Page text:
Then in December 1993, exactly one year after filming began, came word that Eichinger had just paid big bucks for Roger’s share of The Fantastic Four. He promptly shelved the finished movie, which allowed him to proceed with a major studio version that ultimately appeared in 2005. One of many disheartened by this turn of events was the director of the Children’s Miracle Network, which had just lost out on its gala charity premiere. Her wry comment: “If they were going to throw $2 million at a movie that will never be seen, I wish they would have thrown it our way.” Actors and crew members were equally crushed. There’s a bit of sweet revenge in the fact that the officially non-existent movie survives everywhere in bootleg copies, treasured by fans for its sincere, if threadbare, loyalty to its source material.
Hollywood insiders debate whether Roger Corman knew while the film was being made that it would never be released. He claims he’s not that conniving. But, being Roger, he focuses on the bottom line: “I was disappointed that we didn’t get a chance to release it, but I was also happy to make a whole lot of money off it.”
(Here's an essential link for Fantastic Four enthusiasts, sent my way by the screenplay's author, Craig Nevius. Thanks, Craig!)
Friday, July 22, 2011
The other night, I treated myself to a screening at the Academy of Motion Picture Arts and Sciences. Right now the Academy is featuring silent films, and as always it is generous in giving patrons their money’s worth. The evening kicked off with a real rarity, the family comedy short “Brownie’s Little Venus,” starring a moppet called Baby Peggy and an extraordinarily well-trained pooch. (Baby Peggy, now known as Diana Serra Cary, was in attendance: she’s over ninety, still charming, still feisty. Brownie, alas, has gone to that big dog house in the sky.)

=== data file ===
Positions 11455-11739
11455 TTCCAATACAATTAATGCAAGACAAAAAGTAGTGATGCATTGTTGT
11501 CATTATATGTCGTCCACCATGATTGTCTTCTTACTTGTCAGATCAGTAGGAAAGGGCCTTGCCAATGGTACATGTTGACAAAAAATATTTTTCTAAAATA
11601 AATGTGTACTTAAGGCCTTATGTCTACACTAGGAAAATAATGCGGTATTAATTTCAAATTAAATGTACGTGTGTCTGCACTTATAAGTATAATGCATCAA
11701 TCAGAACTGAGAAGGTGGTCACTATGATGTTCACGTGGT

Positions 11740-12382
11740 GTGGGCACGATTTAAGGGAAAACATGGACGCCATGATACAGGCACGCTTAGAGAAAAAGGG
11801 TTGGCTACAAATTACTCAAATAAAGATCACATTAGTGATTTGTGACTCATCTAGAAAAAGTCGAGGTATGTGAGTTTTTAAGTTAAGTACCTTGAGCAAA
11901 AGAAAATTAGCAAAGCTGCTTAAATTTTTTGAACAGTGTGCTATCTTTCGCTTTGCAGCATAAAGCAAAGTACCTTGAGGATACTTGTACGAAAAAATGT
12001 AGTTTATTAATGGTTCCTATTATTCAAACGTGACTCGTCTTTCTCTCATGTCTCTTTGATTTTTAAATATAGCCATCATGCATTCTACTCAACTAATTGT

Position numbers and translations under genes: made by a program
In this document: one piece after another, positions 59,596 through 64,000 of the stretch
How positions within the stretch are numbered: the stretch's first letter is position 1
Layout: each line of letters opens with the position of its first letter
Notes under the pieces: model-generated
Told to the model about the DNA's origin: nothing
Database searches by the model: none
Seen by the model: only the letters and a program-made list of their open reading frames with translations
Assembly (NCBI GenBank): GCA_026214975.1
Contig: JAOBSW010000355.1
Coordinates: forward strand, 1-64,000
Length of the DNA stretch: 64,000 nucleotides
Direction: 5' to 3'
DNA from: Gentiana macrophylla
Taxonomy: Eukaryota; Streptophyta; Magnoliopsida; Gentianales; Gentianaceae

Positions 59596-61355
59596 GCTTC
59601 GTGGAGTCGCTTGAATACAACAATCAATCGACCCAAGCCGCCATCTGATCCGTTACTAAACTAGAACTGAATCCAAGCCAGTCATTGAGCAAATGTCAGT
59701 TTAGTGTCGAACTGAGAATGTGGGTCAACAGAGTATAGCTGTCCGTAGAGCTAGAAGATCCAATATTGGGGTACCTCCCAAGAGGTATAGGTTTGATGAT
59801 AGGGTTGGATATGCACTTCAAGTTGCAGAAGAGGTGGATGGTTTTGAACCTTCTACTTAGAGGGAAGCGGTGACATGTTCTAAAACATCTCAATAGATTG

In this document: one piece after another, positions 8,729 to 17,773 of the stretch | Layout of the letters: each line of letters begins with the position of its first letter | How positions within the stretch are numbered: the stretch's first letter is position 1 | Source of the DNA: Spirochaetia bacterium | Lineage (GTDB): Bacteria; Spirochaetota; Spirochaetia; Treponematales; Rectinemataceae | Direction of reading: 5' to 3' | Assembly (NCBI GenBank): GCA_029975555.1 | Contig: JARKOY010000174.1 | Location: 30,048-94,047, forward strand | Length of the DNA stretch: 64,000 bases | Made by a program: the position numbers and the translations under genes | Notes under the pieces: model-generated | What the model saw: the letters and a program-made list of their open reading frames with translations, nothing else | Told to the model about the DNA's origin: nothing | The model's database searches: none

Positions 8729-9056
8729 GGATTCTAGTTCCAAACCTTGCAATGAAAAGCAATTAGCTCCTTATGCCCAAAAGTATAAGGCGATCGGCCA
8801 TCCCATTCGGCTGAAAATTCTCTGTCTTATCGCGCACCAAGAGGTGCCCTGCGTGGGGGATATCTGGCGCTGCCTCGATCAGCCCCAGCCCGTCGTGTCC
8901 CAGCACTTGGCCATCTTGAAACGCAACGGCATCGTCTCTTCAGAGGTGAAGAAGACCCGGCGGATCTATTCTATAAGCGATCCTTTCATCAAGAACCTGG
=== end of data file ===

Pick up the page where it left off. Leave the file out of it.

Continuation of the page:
But it was the main attraction I was there to see. The Big Parade (1925) is King Vidor’s take on the War to End All Wars. It was introduced by silent film historian Kevin Brownlow, who told us that the war movie clichés we know all too well were brand-new ideas when The Big Parade was shot. I believe he was talking about the comrades-in-arms whose differences in social background don’t keep them from bonding; the dramatic shots of long columns of marching men; the brief moment of communion between two soldiers on opposite sides of the fray; a GI desperately searching for the buddy who’s beyond help.